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Abdurehim Heyit: now that's some STRUMMING, right there...
April 2, 2009 11:20 PM   Subscribe

Who has the longest necks (on their duttars, that is) and the tallest hats in the music biz? Why the Uighurs, of course.

And one more for the road... a lucky Japanese fan caught an impromptu performance by Abdurehim Heyit, the star of this FPP, at a musical instruments shop in Kashgar, and posted it to YT. Even with all the magnificent playing from Heyit on the TV appearance and "official" video links in this FPP, this one for me rocks the hardest. Totally badass.
posted by flapjax at midnite (25 comments total) 31 users marked this as a favorite

 
Music of the Uighurs
posted by flapjax at midnite at 12:00 AM on April 3, 2009


This is one hell of a musical travelogue. Thanks flapjax.
posted by hifiparasol at 12:19 AM on April 3, 2009


Even as a long-neck banjo player, I feel somehow ... inadequate.
posted by scruss at 1:01 AM on April 3, 2009


Watching the NHK travelogue Silk Road (via Netflix) was eye-opening. I had vaguely known about the deserts of Western China but seeing the Taklamakan basin filmed so well made it look like something right out of Dune.

The NHK Silk Road series had an episode called Journey into Music -- South Through the Tian Shan Mountains, which IIRC featured Uighur culture.

Gotta respect the Uighurs for surviving in BFE Central Asia. Reading the wikipedia entry on them, they've been buffeted by some major history over the millenia.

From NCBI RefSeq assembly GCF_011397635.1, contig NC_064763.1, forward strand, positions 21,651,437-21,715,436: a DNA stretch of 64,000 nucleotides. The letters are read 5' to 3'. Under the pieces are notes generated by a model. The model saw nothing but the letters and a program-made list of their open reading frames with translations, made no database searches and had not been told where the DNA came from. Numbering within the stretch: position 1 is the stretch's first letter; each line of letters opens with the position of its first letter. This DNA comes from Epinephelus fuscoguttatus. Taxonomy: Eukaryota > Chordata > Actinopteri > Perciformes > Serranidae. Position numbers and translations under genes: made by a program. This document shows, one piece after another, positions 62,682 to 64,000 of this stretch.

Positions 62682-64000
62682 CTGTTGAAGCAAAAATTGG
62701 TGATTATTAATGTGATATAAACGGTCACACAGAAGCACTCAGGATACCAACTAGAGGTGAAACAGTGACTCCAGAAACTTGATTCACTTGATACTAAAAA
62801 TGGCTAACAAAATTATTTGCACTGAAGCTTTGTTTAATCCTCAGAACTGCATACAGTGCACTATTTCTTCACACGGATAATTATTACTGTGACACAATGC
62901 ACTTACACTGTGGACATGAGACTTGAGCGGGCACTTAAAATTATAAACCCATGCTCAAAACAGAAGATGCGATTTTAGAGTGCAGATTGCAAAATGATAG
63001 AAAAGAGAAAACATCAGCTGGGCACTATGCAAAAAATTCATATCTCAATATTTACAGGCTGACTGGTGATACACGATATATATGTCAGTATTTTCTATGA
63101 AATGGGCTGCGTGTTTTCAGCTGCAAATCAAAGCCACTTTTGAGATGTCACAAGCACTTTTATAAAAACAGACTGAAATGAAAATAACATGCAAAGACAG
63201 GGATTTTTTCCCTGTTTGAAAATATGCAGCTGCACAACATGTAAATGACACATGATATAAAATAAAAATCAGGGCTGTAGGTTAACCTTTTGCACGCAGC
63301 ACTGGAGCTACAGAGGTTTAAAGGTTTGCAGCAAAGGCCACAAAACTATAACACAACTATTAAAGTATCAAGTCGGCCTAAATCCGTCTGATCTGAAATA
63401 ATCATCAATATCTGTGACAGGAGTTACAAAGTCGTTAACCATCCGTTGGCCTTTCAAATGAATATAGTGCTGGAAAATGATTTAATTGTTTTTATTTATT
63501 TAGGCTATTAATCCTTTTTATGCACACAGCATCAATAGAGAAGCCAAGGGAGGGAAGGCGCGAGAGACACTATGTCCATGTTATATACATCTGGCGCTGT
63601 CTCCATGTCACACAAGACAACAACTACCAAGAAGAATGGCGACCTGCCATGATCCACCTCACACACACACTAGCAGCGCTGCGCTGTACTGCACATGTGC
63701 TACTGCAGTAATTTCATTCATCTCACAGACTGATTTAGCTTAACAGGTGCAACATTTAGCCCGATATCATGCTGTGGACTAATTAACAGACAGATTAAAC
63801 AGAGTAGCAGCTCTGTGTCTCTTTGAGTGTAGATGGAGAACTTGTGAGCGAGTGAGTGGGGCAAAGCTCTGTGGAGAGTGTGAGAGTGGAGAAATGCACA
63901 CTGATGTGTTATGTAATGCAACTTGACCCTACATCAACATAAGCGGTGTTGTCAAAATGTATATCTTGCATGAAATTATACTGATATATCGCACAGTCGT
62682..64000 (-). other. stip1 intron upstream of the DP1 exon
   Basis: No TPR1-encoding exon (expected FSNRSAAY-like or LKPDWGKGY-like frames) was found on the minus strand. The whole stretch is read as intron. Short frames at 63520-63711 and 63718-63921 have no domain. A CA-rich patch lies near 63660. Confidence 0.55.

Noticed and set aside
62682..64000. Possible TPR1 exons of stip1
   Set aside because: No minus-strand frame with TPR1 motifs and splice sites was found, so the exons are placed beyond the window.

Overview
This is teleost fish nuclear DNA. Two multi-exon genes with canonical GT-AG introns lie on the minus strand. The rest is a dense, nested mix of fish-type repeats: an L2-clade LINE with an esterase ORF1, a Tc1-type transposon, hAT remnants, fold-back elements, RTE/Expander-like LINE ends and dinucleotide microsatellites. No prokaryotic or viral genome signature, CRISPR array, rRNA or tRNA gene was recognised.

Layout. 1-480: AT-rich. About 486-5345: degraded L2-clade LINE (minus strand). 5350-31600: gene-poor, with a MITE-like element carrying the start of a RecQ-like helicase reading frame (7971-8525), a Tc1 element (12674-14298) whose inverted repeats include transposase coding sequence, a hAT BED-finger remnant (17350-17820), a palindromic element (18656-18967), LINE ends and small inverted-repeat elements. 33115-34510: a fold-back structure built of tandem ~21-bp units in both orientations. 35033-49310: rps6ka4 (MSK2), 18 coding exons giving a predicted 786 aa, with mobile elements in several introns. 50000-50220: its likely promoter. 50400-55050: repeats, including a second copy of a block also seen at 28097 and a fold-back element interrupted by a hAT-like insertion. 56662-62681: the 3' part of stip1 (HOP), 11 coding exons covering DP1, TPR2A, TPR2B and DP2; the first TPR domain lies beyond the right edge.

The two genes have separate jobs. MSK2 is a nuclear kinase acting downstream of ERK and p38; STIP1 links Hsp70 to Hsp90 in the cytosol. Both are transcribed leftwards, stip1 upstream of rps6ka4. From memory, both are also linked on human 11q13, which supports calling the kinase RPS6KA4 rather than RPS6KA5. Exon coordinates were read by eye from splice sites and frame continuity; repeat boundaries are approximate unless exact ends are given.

When the GWOT was in vogue our friends in Beijing campaigned to get the "terrist" label attached to their Uighur separatists. Last August the separatists did blow up and kill some policemen in Kashgar, the Uighur's main city.

If you don't see a travelogue you can't grok the magic of Kashgar. Right on the western edge of the desert basin, back in the day it took months if not years to travel East into China on the silk road. You can go SE over mountains and basins to pass into Tibet (made easier now that China surreptitiously annexed some border parts when India and Pakistan weren't looking), S into the wilds of the Western extent of the Himalaya, W into the Pamirs if dying in mountain solitude is your thing, NW into Kyrgyzstan , Kazakhstan and Uzbekistan, eventually making the passage to Samarkand, the extreme E edge of the Russian Steppe.
posted by mrt at 1:13 AM on April 3, 2009


To grok (pronounced /ˈgrɒk/) is to share the same reality or line of thinking with another physical or conceptual entity without experience. Grokking is the intermingling of intelligence without traveling.

travelogue
posted by Mblue at 2:05 AM on April 3, 2009


Nice post.
posted by Mblue at 2:06 AM on April 3, 2009


Apart from the musical content itself, the way the right hand is used is very interesting. Thanks.
posted by nicolin at 3:10 AM on April 3, 2009


...the way the right hand is used is very interesting.

And how! It's quite amazing, this strumming technique, partly so because it doesn't look like he's playing what he's playing. There's finger action going on in those strums that you just can't see, but you hear the results. It's an odd visual/aural disconnect.
posted by flapjax at midnite at 3:38 AM on April 3, 2009


Fascinating to watch and listen to. Great find, flapjax.
posted by RussHy at 3:50 AM on April 3, 2009


I'm tired of people who think that this music is all about hats. You've got to listen to this music - really listen to it! - and you will appreciate it as more than a fashion statement.
posted by twoleftfeet at 4:04 AM on April 3, 2009 [1 favorite]


So, flapjax, when is this guy next performing in Tokyo...?
Thank you for a really good find. I'll be listening to stuff through Youtube for the rest of the evening.
posted by whatzit at 4:31 AM on April 3, 2009


Amazing stuff. Thanks for the post, flapjax.